I cannot answer that question directly, but one issue in Scotland relates to the collection of data from the stable point and into the future. That is important to consider. If the police there see that one of these weapons is in the house when they go to a domestic abuse incident, for example, they can legitimately ask whether there is a licence for it. They have reported anecdotally—I am happy to get more figures—that they certainly feel that that has been helpful in such circumstances.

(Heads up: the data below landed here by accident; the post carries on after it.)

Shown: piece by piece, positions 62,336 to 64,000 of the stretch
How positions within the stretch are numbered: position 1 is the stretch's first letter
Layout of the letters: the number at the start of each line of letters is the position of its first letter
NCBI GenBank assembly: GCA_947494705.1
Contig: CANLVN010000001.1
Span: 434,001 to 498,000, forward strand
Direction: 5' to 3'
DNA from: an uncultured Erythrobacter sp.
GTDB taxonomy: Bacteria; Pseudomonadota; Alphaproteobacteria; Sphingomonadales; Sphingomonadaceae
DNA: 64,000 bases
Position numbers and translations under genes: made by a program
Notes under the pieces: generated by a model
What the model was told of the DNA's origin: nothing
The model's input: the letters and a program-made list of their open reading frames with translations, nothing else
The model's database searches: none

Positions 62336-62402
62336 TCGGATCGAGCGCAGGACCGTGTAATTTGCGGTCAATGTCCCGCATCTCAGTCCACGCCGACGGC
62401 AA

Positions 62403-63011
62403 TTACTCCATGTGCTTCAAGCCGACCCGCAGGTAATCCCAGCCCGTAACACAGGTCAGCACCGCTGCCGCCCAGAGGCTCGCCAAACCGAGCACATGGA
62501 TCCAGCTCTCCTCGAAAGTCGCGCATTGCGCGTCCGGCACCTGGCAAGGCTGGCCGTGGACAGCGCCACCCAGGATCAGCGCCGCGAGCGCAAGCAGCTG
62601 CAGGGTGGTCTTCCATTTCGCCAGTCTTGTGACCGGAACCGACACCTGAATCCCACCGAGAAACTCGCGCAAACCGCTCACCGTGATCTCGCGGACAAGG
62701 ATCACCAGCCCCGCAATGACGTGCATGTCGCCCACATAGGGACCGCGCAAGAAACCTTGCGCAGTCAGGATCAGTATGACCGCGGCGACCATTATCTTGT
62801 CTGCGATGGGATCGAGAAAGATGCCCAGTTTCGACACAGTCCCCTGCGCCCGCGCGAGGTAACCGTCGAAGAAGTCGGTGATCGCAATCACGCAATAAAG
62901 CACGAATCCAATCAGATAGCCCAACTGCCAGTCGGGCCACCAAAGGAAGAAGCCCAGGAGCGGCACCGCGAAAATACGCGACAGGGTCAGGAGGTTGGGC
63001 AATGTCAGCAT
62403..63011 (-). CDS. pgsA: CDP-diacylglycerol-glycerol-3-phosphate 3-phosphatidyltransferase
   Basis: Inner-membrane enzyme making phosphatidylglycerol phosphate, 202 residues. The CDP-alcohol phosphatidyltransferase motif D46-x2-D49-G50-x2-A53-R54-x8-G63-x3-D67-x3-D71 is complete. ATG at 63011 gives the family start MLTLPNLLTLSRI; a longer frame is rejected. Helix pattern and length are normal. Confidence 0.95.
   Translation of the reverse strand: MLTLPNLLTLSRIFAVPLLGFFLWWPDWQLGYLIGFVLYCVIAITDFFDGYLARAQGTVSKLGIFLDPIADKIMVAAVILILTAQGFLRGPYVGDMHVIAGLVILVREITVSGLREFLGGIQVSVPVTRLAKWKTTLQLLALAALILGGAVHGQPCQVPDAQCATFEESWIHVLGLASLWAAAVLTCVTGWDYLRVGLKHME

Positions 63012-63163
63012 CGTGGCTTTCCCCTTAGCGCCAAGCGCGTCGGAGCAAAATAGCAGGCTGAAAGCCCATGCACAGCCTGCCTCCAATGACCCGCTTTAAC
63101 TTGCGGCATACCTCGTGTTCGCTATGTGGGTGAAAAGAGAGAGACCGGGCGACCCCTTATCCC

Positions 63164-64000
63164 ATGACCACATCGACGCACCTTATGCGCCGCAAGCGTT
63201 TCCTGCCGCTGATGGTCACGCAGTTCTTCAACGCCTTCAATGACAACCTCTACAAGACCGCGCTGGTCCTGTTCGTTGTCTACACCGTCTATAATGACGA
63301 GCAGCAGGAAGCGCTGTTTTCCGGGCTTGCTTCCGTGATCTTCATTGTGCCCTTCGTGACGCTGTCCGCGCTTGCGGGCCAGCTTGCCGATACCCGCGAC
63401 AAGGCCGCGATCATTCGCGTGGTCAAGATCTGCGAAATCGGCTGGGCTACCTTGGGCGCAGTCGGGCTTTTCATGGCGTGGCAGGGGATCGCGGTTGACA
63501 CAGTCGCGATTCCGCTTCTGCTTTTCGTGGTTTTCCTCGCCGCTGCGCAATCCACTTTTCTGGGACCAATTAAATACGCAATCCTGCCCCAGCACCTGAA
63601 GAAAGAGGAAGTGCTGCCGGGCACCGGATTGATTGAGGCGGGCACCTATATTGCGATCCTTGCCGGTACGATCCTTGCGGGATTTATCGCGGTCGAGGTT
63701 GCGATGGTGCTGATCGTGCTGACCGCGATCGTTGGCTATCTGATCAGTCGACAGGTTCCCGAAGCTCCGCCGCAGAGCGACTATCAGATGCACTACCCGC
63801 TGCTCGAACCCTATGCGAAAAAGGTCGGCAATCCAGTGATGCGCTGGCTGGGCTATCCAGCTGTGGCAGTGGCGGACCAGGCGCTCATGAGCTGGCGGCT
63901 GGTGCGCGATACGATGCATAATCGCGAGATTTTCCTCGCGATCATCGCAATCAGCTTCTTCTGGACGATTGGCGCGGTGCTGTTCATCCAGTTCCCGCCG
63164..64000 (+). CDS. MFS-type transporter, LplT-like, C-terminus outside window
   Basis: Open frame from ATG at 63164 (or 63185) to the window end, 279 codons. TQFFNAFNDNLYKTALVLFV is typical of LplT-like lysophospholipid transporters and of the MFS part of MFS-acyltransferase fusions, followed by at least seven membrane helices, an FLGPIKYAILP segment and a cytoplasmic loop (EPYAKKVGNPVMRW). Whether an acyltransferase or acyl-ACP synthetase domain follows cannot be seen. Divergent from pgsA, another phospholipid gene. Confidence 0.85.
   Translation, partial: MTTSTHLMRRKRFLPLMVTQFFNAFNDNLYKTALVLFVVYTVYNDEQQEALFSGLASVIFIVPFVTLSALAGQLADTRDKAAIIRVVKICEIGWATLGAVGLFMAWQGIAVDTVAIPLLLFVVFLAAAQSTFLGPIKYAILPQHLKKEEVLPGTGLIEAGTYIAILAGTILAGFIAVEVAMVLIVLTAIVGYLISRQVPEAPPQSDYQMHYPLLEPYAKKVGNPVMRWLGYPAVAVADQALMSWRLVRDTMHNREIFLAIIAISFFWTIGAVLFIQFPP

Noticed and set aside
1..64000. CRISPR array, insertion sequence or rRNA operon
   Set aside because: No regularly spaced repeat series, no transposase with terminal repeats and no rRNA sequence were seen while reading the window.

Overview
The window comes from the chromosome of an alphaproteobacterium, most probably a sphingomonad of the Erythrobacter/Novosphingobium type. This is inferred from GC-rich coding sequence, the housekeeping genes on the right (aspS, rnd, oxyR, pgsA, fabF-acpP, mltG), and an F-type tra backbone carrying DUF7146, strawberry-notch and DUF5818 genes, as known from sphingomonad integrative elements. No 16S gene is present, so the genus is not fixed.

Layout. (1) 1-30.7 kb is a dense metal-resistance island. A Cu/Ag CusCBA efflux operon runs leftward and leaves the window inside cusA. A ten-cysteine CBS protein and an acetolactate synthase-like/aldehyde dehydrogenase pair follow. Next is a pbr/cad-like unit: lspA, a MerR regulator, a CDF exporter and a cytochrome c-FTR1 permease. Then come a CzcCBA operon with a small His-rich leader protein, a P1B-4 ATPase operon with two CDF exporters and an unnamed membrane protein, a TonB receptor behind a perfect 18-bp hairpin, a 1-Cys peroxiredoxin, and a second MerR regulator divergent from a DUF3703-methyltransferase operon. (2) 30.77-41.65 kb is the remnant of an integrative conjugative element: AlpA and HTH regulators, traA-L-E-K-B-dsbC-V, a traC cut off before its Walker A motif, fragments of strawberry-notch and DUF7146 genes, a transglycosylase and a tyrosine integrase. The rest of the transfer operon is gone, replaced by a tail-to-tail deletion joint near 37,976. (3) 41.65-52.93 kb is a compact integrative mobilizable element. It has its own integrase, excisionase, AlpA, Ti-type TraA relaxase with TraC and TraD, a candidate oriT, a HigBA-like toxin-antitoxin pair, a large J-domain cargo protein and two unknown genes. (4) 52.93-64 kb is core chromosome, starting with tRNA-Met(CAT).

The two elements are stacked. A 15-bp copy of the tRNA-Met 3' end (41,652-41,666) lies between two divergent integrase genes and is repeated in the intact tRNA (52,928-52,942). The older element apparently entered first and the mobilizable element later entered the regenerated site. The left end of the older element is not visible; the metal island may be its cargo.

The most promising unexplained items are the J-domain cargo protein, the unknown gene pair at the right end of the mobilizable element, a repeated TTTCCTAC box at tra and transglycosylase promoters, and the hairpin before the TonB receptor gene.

The Minister previously said that the Department’s response to the air weapons review will answer everything, but I am wondering whether the review that we have been seeking will ever see the light of day. The review closed more than nine months ago and, despite numerous assurances to many Members, we are still awaiting its conclusions. We owe it to the victims of air weapons, and their families, to stop the Government kicking the issue into the long grass. It took the Scottish Government just a few months to consider the responses to their consultation on air weapons. We must now demand the same single-mindedness of our Government. I have here the documents, all the way from Scotland, should the Government wish to use them to make progress on the review and look seriously at licensing.